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Sen. Mike Lee says conservatives need to lead new war on poverty

SHARE Sen. Mike Lee says conservatives need to lead new war on poverty

SALT LAKE CITY — Sen. Mike Lee told a Sutherland Institute audience Wednesday that Americans are ready to launch a new war on poverty, "if conservatives can somehow summon the courage to lead that very fight."

The Utah Republican spoke at a fundraising dinner for the conservative public policy think tank along with Arthur Brooks, the head of the American Enterprise Institute who has written about the morality of free enterprise.

Lee said to the more than 100 people gathered at an upscale restaurant that the nation has been battling poverty since declaring its independence, with a free enterprise economy and a voluntary civil society.

Government's role, he said, was best defined by Abraham Lincoln's understanding that for most people, poverty is "not the absence of money but an absence of opportunity," rather than Lyndon Johnson's 1964 declaration of a war on poverty.

Lee said conservatives need to come up with not just an anti-poverty agenda, but "a pro-happiness agenda, a pro-prosperity agenda, a thriving agenda" to help the poor find faith, family, community and work.

A place to start, Lee said, is for government to agree not to unfairly penalize families. He and Sen. Marco Rubio, R-Fla., are calling for revisions to the tax code, including augmenting the child tax credit, and other reforms.

Proposed legislation giving judges more discretion in sentencing non-violent drug offenders backed by both Republicans and Democrats is another example of what Lee said is "simply common sense."

Utah offers a model for the nation, Lee said, citing Switchpoint, a new homeless facility in St. George where the community came together "to lift up the needy, bring in the marginalized and restore hope to the most vulnerable."

Brooks, who spoke before Lee, said if the homeless are asked what they need, they tend to sound like Republicans. Their needs, he said, are relief, hope and to be spared "the bigotry of low expectations."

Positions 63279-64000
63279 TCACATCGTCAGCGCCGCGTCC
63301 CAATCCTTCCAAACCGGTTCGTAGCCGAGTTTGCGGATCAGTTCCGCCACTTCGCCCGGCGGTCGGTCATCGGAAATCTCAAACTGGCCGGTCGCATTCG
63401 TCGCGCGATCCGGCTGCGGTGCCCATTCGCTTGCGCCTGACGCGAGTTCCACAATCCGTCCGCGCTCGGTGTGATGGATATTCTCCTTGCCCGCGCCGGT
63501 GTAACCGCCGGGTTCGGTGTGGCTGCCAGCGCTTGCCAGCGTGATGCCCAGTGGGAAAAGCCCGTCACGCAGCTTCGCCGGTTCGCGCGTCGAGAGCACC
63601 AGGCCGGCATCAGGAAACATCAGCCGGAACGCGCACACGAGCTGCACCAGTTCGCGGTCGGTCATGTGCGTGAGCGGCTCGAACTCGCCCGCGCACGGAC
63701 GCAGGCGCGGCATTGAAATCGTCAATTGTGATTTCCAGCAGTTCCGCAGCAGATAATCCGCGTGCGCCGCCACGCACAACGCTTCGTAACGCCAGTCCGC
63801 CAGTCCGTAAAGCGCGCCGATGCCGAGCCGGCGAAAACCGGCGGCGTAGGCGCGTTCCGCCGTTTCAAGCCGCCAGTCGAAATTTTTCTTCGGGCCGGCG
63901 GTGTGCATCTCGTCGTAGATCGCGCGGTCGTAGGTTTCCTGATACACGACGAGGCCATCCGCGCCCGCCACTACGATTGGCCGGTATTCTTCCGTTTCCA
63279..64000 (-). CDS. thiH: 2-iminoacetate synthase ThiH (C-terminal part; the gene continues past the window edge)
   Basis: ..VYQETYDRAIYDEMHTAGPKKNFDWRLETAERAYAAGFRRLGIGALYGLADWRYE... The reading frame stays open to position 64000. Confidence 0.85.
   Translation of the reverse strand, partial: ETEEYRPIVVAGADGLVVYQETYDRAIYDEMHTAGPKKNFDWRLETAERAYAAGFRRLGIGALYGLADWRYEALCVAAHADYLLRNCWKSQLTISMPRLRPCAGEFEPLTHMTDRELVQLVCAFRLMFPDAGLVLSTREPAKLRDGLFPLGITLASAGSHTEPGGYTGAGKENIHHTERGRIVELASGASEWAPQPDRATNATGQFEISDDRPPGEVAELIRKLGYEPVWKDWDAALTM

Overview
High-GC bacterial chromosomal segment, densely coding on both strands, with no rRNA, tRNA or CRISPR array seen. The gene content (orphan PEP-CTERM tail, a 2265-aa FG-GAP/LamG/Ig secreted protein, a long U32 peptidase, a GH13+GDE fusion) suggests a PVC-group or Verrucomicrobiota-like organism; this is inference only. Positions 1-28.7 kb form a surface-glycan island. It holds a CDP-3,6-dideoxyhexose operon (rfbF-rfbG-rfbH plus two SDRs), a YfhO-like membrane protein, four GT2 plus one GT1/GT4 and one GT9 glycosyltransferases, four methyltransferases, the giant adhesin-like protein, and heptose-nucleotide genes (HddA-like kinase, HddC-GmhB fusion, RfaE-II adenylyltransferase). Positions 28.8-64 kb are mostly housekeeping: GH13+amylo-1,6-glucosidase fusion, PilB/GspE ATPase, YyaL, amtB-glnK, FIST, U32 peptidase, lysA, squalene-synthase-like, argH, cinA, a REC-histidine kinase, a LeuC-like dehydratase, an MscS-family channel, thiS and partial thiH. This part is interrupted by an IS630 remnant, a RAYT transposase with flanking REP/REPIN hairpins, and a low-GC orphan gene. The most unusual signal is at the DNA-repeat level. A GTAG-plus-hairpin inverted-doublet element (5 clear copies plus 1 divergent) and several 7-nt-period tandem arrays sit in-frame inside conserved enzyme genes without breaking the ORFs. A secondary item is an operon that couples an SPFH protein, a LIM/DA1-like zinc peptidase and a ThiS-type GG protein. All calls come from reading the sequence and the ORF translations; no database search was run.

The economist also said those who would help the poor should recognize there is value in all jobs, that a hedge trimmer is as important as a hedge fund manager. "We have to make sure we are not elitists," Brooks said.

He said conservatives have a moral obligation to fight for the people being left behind by government policies. "The fight has to start, and it has to start with us on the right," Brooks said.

Wednesday's event was held to announce the new Sutherland Institute Center for Utah's Economy, created to seek out conservative policies to help the state's poor and middle-class families.

The number of Utahns living in poverty has increased from 170,000 in 2000 to 312,000 in 2012, according to the institute, which labeled low- and middle-income families falling behind financially "both a moral and an economic problem."

The new center is looking to promote economic mobility for the poor and economic security for the middle class through changes to welfare, tax policy, criminal justice, the labor market and other areas.

"Sen. Lee and Arthur Brooks have both spoken and written extensively on these topics, so it was a natural fit to bring them together for this event," said Dave Buer, the institute's director of communications.

Lee has spoken around the country about the need for conservatives to adopt an agenda, often focusing on addressing the economic problems faced by Americans. Last year, he spoke about poverty at the Heritage Foundation.

He told KSL Newsradio's Doug Wright earlier Wednesday he has talked with Republican National Committee Chairman Reince Priebus about "the need for the Republican Party to unify around a reform agenda."

That agenda should focus "on benefits we can provide to poor and middle-class Americans that have been left behind," Lee said, "so Republicans can be for something and for something good, not just against what the president's doing."

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